Screen time has more than doubled for children under 2 years old since 1997, a study published Monday in the journal JAMA Pediatrics found, with time spent in front of a TV as the main driver despite a changing screen landscape.
Researchers used parent diary data previously collected by the Child Development Supplement Panel Study of Income Dynamics at the University of Michigan, for which the first available year was 1997 and the latest was 2014.
For children under the age of 2, daily screen time went from 1.32 hours in 1997 to 3.05 hours in 2014, with television accounting for over 2½ hours of screen time in 2014, compared to half an hour in 1997. For children ages 3 to 5, screen time averaged 2.47 hours in 1997 and did not change significantly by 2014, but TV also came to represent the majority of the screen time; going from just over an hour in 1997 to over two hours in 2014. The rise in the time spent in front of a TV comes despite a changing landscape of available electronic screens for kids.
Weiwei Chen, lead author of the study and an assistant professor at the Department of Health Policy and Management at Florida International University, explains that as a health economist and parent, she wanted to understand how long kids are spending on screens.
“I’m curious as a parent, as well as a researcher, to understand how much time our kids spend nowadays on smartphones, iPads, TV and all kinds of screens,” Chen said.
Chen explains that in 1997, screen time was defined as TV time, video games and computers. By 2014, however, screen time also included cell phones, tablets, electronic readers and learning devices. Five years later, the list of devices is even longer, and the data used in the study might be somewhat dated.
Dr. Wendy Sue Swanson, a general pediatrician and chief of digital innovation at Seattle Children’s Hospital, says she is not surprised by the rise of time spent in front of a TV given the demands of modern parenting, but she nevertheless worries about it.
“When we’re busy and we’re working a couple of jobs or are overwhelmed or are a single parent, the television is so effective at holding our child’s attention and making it easier on our household,” Swanson said.
Not all screens are created equal
Swanson, who was not involved in the study, worries about electronic readers and learning devices being in the same category as other screens.
“I want them to be thought of differently,” she said. “As I watch my own children interact with iPads, televisions and tablets versus an e-reader, I think they are different devices, and I don’t want them to be lumped together.”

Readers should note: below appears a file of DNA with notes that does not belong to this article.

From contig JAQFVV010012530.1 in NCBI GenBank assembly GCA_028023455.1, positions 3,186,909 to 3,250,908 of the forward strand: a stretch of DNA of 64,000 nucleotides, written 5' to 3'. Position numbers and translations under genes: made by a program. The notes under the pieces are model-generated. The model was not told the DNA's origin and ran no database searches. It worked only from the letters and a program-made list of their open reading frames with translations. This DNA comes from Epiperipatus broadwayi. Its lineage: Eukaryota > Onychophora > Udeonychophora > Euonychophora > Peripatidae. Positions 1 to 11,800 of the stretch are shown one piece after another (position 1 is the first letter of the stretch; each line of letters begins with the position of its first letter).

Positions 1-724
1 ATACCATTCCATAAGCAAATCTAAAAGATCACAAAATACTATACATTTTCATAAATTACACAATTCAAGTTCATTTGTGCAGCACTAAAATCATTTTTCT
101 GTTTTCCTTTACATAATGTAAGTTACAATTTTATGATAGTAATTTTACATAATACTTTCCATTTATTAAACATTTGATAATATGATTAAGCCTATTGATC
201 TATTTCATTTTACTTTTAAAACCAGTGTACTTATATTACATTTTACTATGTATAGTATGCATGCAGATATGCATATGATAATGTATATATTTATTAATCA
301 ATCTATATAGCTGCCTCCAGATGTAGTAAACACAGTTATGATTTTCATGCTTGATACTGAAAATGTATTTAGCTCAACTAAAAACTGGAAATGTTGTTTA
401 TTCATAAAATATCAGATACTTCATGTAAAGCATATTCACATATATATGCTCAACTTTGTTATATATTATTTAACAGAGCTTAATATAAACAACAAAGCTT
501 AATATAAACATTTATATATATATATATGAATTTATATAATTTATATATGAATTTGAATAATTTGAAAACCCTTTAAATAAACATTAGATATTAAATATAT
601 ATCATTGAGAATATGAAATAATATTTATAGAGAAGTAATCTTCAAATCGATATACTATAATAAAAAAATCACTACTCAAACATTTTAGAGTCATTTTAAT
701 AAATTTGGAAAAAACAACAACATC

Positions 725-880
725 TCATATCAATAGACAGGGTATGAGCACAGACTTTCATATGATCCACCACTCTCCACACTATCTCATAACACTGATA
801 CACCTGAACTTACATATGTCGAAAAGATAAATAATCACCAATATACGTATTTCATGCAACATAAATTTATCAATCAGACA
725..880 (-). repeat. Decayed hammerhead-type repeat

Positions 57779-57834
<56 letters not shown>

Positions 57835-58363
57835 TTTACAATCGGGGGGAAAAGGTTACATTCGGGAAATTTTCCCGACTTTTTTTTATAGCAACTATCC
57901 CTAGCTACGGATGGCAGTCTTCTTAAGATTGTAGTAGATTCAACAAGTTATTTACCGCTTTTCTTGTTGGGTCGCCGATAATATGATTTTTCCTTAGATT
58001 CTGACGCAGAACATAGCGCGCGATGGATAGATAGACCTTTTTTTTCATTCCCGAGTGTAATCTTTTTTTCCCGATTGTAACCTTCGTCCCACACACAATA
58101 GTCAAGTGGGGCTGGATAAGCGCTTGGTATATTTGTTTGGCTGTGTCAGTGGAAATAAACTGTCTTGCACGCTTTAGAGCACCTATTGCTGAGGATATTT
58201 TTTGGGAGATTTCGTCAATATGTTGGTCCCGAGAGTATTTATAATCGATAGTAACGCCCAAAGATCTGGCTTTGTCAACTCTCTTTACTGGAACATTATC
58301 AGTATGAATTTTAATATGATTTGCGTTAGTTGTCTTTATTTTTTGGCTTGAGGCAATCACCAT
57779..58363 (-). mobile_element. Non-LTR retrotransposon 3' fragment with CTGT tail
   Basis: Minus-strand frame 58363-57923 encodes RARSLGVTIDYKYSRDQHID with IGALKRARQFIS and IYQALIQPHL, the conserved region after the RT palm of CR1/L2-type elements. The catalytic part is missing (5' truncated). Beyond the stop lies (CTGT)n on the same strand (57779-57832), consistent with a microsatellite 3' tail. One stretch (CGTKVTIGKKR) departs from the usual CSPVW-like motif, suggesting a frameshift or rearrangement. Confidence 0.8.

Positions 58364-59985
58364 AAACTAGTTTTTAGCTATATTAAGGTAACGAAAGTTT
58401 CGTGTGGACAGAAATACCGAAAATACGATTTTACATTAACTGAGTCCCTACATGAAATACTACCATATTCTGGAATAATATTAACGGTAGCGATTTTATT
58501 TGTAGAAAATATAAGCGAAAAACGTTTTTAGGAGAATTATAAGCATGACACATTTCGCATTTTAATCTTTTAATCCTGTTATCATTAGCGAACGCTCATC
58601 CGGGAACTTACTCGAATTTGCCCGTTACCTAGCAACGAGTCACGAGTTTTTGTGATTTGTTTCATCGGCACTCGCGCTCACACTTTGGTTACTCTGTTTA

Swanson also explains that in addition to looking at the total screen time, we should consider the content.
“Programming has gotten better and better at capturing our kids’ attention,” she said. “And while this is provocative and compelling for children’s minds, it also sets them up for this expectation that the world moves at a certain pace, and we know that it doesn’t.”
Swanson is referring to the ever more colorful and fast-paced cartoons that make up most children’s programming, video games and apps.
Screen time and a developing brain
Excessive screen time early in life has been associated with cognitive, language and social and emotional delays, probably because screen time decreases the time kids spend interacting with parents.
Too much screen time has also been linked to an increased risk of obesity and impaired sleep in kids.
Because of this, in 2016 the American Academy of Pediatrics recommended avoiding screens altogether in kids under 18 months, watching only high-quality programming and co-viewing between 18 months and 2 years of age, and limiting screen time to one hour per day for kids ages 2 to 5.
“As a child’s brain is developing, particularly in the first 2 to 3 years of life, the brain is making wild, new novel connections. It is wiring and re-wiring,” Swanson said.
It’s in these early ages that it is most important for children to be allowed to have creative play and for parents to interact with them at a pace that is appropriate for their developmental stage, she said.
Finding a balance
As important as limiting screen time is, Swanson is also realistic about the expectations placed on today’s parents.
“Let’s with understanding and empathy say that it makes sense that people do this,” Swanson said. “They’re not doing it out of any bad or malicious thought or neglect. They’re doing it because it’s an easy fix for a complex situation — which is a frustrated, hungry, tired child, and a frustrated, hungry, tired parent.”
Parents with more strain may indeed rely more heavily on the TV to help with child care. In the new study, parents of kids who spent the most time in front of screens were more likely to come from lower socioeconomic backgrounds.
Realizing that screen time must be viewed in the context of whether families have enough support and appropriate child care, Swanson urges families to limit screen time as much as they can.
“I understand why you do it. I do it, too,” Swanson said. “But all of us have to work really hard to realize that it is a super easy solution and the harder way might be better and, in the end, might be more beneficial.”